Eric Miller (businessman)

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Sir Eric Merton Miller (28 September 1926[1] – 22 September 1977) was an English businessman, who committed suicide while under investigation for fraud.[2]

Early life[edit]

Miller was brought up in the Jewish community in the East End of London and left school at the age of 16 to work in an estate agency. Shortly thereafter, he was spotted as a business talent by George Farrow who ran a small property company called Peachey. Farrow recruited Miller to work for him, and after Farrow's retirement, Miller became Chairman of Peachey.[2]

Property dealings[edit]

Under Miller's guidance, Peachey Property Corporation took over many other companies and became the predominant freeholder for high-end leasehold properties in London. In the early 1960s, a sudden change in policy led Peachey to sell off some of the residential property in an attempt to become a major player in the commercial property field (then undergoing a boom). This attempt was not particularly successful. Miller was the developer of the Churchill Hotel in Portman Square for the Loews US Corporation.[2]

Political activity[edit]

Miller's father had been a Labour Party councillor and he also supported the party. In the early 1970s, Eric Miller began contributing to the running of Harold Wilson's private office and became a close personal supporter. He was appointed to the board of Labour Party Properties and served as Treasurer of the Socialist International. He was also a long serving director of Fulham F.C.[2]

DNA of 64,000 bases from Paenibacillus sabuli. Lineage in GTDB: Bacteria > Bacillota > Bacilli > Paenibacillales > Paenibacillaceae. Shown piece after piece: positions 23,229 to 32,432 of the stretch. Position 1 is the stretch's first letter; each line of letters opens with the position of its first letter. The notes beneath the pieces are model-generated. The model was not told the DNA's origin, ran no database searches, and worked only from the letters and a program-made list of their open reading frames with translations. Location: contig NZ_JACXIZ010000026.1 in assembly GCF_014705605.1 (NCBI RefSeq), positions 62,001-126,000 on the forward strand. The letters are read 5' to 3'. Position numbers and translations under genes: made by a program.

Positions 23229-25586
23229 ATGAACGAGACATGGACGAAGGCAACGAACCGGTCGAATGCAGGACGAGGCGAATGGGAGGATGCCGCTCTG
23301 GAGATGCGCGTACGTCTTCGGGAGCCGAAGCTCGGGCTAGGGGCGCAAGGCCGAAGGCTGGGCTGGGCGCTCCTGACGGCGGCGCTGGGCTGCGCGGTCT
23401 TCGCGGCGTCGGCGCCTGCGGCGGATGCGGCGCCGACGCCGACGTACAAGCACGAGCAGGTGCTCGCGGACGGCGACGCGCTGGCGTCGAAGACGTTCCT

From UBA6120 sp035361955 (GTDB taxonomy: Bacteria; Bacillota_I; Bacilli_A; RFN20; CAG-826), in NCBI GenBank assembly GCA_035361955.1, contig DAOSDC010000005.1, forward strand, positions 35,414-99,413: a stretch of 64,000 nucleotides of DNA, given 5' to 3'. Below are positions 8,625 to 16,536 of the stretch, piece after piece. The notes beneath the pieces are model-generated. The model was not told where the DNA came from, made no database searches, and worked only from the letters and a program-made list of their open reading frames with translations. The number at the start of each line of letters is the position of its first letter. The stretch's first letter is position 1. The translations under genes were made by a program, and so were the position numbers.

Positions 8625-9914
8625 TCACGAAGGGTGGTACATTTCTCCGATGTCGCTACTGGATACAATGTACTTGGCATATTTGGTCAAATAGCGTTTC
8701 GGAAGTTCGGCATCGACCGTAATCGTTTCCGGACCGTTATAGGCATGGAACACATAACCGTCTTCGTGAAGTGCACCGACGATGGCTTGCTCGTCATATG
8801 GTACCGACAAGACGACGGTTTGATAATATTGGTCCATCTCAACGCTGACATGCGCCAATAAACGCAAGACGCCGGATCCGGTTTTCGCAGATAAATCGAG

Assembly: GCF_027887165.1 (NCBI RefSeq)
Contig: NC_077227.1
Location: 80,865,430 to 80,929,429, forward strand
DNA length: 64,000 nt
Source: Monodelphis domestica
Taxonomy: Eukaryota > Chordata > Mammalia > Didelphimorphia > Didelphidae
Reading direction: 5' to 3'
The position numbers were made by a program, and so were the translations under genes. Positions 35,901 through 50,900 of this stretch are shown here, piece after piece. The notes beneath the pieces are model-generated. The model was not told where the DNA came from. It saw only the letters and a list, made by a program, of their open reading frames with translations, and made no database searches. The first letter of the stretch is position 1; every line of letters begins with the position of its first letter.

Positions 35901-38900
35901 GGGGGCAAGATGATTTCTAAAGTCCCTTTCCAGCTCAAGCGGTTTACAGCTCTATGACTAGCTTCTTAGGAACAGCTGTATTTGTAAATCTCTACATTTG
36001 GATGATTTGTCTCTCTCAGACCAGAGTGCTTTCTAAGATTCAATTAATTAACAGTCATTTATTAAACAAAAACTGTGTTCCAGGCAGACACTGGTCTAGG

Miller received a knighthood in Wilson's retirement Honours list in 1976 (the controversial 'Lavender List'). However, rumours were already growing that the financial dealings of his companies had not been legitimate, and his inclusion in the list was criticised. Investigations uncovered the siphoning off of large sums from the Peachey Property Corporation, and Miller was forced from the chairmanship and eventually off the Peachey board entirely in early 1977. The Fraud squad and Department of Trade launched investigations, and Miller was served with four writs seeking restitution of funds he had allegedly taken.[3]

Personal life and death[edit]

Miller was twice married,[2] first to Leonore E. Frankel in 1950. The married ended in divorce. He married secondly to Myra Cohen in 1957.[3][4]

Miller died by suicide in September 1977, shooting himself in the head on the Jewish Day of Atonement.[5]


  1. ^ England & Wales, Civil Registration Death Index, 1916–2007
  2. ^ a b c d e "Obituary: Sir Eric Miller – Former Chairman of Peachy". The Times. The Times Digital Archive. 23 September 1977. p. 15.
  3. ^ a b "Sir Eric Miller, British Realtor Who Was Target of Fund Inquiries". The New York Times. 23 September 1977. Retrieved 17 April 2019.
  4. ^ England & Wales, Civil Registration Marriage Index, 1916–2005
  5. ^ "Verdict of Suicide on Sir Eric Miller". The Times. The Times Digital Archive. 6 October 1977. p. 4.